A self-styled New York hipster is paid a surprise visit by his younger cousin from Budapest. From initial hostility and indifference a small degree of affection grows between the two. Along... See full summary »
As the extremely withdrawn Don Johnston is dumped by his latest woman, he receives an anonymous letter from a former lover informing him that he has a son who may be looking for him. A freelance sleuth neighbor moves Don to embark on a cross-country search for his old flames in search of answers.
DJ Zack and pimp Jack end up in prison for being too laid-back to avoid being framed for crimes they didn't commit. They end up sharing a cell with eccentric Italian optimist Roberto, whose limited command of the English language is both entertaining and infuriating. More useful to them is the fact that Roberto knows an escape route. Written by
Michael Brooke <email@example.com>
Zack writes the number of the days that he's spent in cellar on the wall. Before he fights Jack for the first time, he angrily writes two big lines (two days). In the next scene with Roberto they are normal length. See more »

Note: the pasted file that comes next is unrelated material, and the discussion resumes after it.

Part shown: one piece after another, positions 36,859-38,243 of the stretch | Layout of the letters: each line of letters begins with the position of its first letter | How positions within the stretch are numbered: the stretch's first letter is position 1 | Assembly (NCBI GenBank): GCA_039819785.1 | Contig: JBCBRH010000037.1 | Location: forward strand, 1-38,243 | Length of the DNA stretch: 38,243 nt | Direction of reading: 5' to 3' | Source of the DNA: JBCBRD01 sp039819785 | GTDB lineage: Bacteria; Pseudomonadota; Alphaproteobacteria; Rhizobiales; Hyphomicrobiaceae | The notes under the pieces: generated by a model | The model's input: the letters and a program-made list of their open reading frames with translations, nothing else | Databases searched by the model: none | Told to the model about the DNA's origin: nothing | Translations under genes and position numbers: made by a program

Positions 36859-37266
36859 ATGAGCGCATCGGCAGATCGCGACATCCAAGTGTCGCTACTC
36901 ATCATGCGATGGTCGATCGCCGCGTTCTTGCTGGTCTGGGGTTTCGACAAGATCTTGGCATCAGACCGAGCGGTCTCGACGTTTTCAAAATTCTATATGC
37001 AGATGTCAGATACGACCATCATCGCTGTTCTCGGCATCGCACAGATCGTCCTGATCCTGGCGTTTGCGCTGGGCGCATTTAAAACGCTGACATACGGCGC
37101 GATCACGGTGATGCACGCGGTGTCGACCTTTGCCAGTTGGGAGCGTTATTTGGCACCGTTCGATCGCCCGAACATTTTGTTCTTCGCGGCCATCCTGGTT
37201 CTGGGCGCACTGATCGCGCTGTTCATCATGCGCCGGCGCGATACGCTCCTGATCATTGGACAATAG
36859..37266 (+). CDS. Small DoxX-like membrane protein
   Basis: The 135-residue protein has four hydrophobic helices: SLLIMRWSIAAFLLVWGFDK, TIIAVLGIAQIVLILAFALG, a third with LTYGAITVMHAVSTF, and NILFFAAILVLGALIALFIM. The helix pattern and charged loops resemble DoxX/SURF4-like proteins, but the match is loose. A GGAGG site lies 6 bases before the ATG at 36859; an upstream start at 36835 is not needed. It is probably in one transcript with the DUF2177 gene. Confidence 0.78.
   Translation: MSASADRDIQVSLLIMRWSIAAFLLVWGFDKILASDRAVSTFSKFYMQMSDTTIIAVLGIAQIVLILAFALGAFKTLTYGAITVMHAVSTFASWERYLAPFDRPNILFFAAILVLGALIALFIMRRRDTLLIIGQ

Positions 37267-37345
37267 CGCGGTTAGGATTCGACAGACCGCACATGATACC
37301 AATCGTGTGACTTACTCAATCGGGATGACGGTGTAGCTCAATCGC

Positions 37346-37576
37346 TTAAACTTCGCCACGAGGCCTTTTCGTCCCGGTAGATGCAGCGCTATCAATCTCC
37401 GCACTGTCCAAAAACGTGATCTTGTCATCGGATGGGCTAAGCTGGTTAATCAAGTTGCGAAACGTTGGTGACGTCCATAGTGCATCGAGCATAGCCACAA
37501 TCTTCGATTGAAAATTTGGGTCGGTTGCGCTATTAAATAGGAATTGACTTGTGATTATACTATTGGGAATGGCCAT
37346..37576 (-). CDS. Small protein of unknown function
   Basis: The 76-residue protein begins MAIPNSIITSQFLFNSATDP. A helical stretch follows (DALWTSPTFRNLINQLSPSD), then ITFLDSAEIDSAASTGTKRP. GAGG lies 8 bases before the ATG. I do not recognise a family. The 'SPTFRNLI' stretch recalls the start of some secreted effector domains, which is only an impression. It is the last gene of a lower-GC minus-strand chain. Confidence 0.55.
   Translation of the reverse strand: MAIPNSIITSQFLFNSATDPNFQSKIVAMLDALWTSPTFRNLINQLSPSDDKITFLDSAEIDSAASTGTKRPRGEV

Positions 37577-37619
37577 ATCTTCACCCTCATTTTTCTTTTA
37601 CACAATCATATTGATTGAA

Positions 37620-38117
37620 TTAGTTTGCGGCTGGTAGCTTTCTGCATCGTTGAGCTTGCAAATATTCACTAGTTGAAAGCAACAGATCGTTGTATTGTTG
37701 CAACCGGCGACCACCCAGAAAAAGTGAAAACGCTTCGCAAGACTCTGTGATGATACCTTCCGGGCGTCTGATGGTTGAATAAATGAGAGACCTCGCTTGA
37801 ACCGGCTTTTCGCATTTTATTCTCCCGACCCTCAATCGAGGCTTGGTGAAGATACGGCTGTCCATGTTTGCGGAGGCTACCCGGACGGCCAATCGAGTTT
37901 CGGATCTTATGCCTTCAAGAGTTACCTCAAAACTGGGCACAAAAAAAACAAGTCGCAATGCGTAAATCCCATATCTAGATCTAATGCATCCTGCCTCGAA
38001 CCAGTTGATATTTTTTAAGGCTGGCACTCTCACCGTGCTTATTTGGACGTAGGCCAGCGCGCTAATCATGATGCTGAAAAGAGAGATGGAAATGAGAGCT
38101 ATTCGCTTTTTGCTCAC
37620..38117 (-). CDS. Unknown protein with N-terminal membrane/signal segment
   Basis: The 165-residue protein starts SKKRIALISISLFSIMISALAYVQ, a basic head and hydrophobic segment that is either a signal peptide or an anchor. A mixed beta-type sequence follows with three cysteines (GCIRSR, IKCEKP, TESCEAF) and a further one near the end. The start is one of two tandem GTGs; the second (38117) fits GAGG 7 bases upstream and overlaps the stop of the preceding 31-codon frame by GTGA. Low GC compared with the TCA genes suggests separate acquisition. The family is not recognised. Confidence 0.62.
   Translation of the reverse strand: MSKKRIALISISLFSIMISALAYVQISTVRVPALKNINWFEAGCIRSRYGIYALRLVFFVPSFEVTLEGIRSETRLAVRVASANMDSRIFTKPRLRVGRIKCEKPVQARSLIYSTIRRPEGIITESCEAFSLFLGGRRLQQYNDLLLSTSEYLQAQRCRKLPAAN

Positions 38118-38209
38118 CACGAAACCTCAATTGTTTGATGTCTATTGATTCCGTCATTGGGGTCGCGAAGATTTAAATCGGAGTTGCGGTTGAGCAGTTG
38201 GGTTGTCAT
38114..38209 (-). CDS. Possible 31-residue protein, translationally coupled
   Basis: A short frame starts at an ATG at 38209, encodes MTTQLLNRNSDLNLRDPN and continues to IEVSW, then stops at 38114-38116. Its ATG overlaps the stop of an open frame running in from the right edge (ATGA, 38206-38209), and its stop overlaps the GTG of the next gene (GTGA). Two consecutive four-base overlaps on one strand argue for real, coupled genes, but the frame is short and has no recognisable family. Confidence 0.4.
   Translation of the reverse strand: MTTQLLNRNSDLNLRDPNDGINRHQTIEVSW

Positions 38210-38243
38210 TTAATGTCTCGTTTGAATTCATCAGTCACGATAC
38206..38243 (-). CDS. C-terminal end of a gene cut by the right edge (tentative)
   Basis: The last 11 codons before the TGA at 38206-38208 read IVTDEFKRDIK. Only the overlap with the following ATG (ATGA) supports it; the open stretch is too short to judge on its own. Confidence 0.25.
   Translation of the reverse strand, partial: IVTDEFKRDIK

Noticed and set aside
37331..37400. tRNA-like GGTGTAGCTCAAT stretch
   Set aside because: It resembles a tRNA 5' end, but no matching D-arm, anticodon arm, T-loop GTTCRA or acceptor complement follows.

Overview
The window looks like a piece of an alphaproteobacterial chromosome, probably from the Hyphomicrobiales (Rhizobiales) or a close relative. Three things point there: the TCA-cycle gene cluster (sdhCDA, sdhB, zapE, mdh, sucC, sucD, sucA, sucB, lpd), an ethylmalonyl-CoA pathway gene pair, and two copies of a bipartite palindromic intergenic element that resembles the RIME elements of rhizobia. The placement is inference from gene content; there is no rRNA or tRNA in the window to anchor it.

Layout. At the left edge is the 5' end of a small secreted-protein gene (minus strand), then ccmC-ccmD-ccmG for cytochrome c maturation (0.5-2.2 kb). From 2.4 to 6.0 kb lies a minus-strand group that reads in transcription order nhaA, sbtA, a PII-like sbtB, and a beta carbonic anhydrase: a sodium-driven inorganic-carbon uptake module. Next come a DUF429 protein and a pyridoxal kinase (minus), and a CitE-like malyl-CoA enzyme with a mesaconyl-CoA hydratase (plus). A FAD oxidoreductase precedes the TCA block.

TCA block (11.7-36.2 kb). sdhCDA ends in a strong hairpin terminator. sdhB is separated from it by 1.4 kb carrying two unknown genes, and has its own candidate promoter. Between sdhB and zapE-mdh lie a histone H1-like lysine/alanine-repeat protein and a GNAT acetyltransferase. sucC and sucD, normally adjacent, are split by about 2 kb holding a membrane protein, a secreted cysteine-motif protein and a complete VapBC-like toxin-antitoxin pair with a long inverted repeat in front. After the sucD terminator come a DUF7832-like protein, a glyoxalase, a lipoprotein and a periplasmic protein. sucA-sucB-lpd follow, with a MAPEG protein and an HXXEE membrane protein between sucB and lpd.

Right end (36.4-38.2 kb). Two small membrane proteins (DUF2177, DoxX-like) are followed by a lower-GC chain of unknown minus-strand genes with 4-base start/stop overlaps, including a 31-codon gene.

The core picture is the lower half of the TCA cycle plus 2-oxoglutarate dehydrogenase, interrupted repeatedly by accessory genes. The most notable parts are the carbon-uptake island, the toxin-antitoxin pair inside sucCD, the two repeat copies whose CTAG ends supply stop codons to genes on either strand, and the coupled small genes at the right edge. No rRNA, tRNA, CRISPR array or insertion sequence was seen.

Julie, what're you doing out here?
Just watching the light change.
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I first saw Down By Law when it first came out, and loved it. I watched it again recently, and it really hasn't aged at all. In fact, it has gotten even better. I'm not sure there's another movie like it (unless the other Jarmusch ones are -- I haven't seen them). There are very few movies that spend so much time on character development that still have great plots. Like the "Big Easy" where it is filmed, this one takes its time but has an easy charm once the plot gets where it was going. The dialogue is wonderfully written, and better acted. Each scene is like a work of art in how it is staged. The soundtrack uses one of the best albums ever recorded, "Rain Dogs" by Tom Waits, who stars. One of my all time favorites.
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